RawGraphs: Easy to use, drop in data and visualize it in lots of ways.
Gephi: Gephi is one of the three standard data visualization tools for mapping networks. The tutorial using data about characters from Les Miserables is here. And a tutorial for making Gephi spreadsheets is here.
NodeXL: NodeXL is specifically designed for working with Excel files to visualize networks, and it also has built in connections for working with some social media platforms.
Cytoscape: Similar to Gephi but designed specifically with biology in mind. This means it has certain features that Gephi does not, and it is in general a more developed platform.
Processing: Open source drawing and development environment, interesting for teaching as it was originally developed as a tool for teaching programing to visual artists.
Social Network Visualizer (SocNetV): Social network analysis tool, recently updated in late 2016.
yEd: Useful for diagrams and flow charts.
Digital Methods Tools: Lots of different tools for small-scale, quickie data viz here. From the European Digital Methods Initiative (DMI).
Prezi: Although often used in a linear fashion in a manner similar to the hypercard format of Powerpoint, Prezi is a presentation software designed around moving along edges between nodes.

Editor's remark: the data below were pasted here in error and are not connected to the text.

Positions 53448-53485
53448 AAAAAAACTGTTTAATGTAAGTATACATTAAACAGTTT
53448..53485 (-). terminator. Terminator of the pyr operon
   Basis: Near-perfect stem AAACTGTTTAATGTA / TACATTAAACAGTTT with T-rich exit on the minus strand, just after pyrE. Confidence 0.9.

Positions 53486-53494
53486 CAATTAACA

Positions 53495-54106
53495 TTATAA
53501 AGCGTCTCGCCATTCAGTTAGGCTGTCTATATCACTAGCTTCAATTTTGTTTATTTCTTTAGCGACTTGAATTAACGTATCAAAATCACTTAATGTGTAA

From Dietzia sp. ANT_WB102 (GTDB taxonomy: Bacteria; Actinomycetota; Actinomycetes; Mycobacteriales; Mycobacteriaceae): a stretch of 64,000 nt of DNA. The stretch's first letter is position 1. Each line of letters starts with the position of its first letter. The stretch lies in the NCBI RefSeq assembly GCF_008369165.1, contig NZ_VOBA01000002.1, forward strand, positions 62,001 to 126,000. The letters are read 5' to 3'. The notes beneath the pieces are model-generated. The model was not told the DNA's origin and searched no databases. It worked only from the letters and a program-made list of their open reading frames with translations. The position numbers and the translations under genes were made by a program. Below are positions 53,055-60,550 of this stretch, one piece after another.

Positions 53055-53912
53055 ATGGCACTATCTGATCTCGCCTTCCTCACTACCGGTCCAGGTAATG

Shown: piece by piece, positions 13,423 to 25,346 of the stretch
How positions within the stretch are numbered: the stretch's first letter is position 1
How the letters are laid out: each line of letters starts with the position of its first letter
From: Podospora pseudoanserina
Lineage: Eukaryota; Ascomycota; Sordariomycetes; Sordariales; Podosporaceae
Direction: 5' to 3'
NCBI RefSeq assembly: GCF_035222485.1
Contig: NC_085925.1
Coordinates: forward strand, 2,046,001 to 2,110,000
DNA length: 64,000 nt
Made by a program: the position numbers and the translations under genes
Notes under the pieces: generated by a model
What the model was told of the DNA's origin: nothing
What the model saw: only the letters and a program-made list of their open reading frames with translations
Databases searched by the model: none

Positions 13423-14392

UCINET: An older network analysis tool that is still updated and has an important user community and data sets.
Pajek:Another older network analysis tool from the late 1990's, which brought important ideas into the field.
Manuel Lima's Visual Complexity: Lots of examples here, based on Lima's Book of Trees: Visualizing Branches of Knowledge (2013) and Visual Complexity: Mapping Patterns of Information (2011).
Albert-László Barabási's Network Science (2015). A textbook companion with explanations, examples and tools.
Star Trek Viz: An example of a social network interface based on the fictional Star Trek series and films.
Music Map: An interactive tree graph of the relationships between music genres.
Kindred Britain: Stanford project showing kinship connections between people in British history.
Black Shoals Project: A 'planetarium' that turns companies, their stock prices and relationships into a starry sky visualization.
Edward Tufte: The doyen of data visualization's website. He is famous for his trilogy of books including "Envisioning Information."
"Fifteen Theses on Contemporary Art" by Alain Badiou: Begins with a discussion of Mark Lombardi's work on visualizing covert networks and a high quality image of a network he drew multiple times between 1979 and 1999.
Hans Haacke: 1971 artwork "Shapolsky et al. Manhattan Real Estate Holdings, a Real-Time Social System, as of May 1, 1971" showing Manhattan real estate in relation to developers as a system.
Ed Ruscha, "Every Building on the Sunset Strip" (1966): An example of archival art, attempting to capture the street at a moment in time.
Charles and Ray Eames, "Powers of Ten" (1977): A short film using cascading images to show the relative size of the universe.
Updated Batchelor 1-2017